Intravenous Gammaglobulin Replacement for Prophylaxis of Infection in Preterm Neonates
Despite the improvements made in medical care in recent years, infection remains a major problem in newborn infants, because rapid diagnosis is difficult and therapy is not always effective (Eisenfeld et al. 1983). Preterm infants with gestational age ≤ 34 weeks and birth weight ≤ 1500 g are particularly at risk: the incidence of systemic infection in these infants, in fact, is about 32%, with a mortality rate of 11% (Usher 1981). The high susceptibility to infections is mainly due to the neonatal impairment of host defenses; both the aspecific and antigen-specific components of the immune system are deficient in the preterm neonate. The antibody deficiency is one of the most important contributory factors in the neonate’s high susceptibility to infections: levels of IgG, all acquired via transplacental passage from the mother, are, in fact, definitely low and often similar to those found in patients with congenital agammaglobulinemia. This is because the transplacental passage occurs almost exclusively during the last 6 weeks of gestation (Hobbs and Yeung 1968; Pilgrim et al. 1975).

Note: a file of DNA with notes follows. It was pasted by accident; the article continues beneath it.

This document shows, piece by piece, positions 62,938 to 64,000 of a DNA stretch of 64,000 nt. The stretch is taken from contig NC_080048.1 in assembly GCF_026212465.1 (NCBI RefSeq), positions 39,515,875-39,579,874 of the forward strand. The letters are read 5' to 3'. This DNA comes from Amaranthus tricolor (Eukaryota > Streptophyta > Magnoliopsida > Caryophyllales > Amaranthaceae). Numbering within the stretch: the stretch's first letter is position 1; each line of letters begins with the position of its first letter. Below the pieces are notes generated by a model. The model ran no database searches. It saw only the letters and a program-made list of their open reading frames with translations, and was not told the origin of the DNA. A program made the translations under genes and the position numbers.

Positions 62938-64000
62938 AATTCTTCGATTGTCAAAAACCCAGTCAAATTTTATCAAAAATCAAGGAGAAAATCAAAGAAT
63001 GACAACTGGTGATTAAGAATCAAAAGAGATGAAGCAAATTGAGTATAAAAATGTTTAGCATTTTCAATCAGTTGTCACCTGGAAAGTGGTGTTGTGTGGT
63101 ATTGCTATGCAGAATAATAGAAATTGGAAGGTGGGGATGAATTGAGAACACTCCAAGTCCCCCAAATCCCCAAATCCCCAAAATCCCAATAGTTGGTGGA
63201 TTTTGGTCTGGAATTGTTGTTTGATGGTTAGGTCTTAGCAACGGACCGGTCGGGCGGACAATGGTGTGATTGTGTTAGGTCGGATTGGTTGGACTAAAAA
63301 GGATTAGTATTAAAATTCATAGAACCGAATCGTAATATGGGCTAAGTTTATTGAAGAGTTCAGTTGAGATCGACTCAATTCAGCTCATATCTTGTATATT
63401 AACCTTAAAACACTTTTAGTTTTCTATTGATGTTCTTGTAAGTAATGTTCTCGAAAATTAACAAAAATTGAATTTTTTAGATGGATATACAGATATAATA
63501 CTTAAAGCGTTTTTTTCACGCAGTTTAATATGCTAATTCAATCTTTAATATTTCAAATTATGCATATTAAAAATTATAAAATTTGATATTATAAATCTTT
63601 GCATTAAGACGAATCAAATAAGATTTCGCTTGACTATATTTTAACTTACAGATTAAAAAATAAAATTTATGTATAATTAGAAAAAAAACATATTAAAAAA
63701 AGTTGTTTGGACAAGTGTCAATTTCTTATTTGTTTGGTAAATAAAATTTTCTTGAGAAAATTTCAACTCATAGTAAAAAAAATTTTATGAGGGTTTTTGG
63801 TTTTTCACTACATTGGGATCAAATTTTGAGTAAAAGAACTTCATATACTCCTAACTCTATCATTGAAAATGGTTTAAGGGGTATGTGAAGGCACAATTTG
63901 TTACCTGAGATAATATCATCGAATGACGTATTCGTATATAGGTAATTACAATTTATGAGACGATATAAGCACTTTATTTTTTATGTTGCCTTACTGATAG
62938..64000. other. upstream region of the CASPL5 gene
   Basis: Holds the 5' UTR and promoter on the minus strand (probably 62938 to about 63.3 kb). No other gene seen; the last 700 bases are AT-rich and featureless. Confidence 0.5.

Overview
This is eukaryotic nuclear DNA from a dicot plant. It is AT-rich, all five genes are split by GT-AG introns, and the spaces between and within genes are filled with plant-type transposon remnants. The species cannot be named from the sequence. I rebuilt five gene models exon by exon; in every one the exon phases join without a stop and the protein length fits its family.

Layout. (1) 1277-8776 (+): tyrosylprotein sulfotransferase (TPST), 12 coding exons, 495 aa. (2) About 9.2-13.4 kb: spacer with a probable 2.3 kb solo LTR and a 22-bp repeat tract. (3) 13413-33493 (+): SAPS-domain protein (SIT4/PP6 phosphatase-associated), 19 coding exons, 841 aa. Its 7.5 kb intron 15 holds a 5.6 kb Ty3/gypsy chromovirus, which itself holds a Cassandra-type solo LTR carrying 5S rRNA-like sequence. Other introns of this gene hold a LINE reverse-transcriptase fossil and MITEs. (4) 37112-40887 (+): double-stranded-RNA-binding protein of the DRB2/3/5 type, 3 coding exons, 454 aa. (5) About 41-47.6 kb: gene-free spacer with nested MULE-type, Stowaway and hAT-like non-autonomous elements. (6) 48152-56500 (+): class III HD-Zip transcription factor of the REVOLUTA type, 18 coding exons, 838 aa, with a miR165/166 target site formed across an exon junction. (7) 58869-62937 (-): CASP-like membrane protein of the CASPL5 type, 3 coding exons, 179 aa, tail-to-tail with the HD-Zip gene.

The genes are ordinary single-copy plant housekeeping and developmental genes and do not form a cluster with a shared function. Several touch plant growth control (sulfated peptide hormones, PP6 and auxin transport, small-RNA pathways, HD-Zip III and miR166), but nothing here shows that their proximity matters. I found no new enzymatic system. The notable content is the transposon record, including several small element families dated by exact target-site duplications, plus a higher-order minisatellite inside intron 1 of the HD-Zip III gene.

KeywordsNecrotizing Enterocolitis Preterm Neonate Control Infant Transplacental Passage Opsonic Activity
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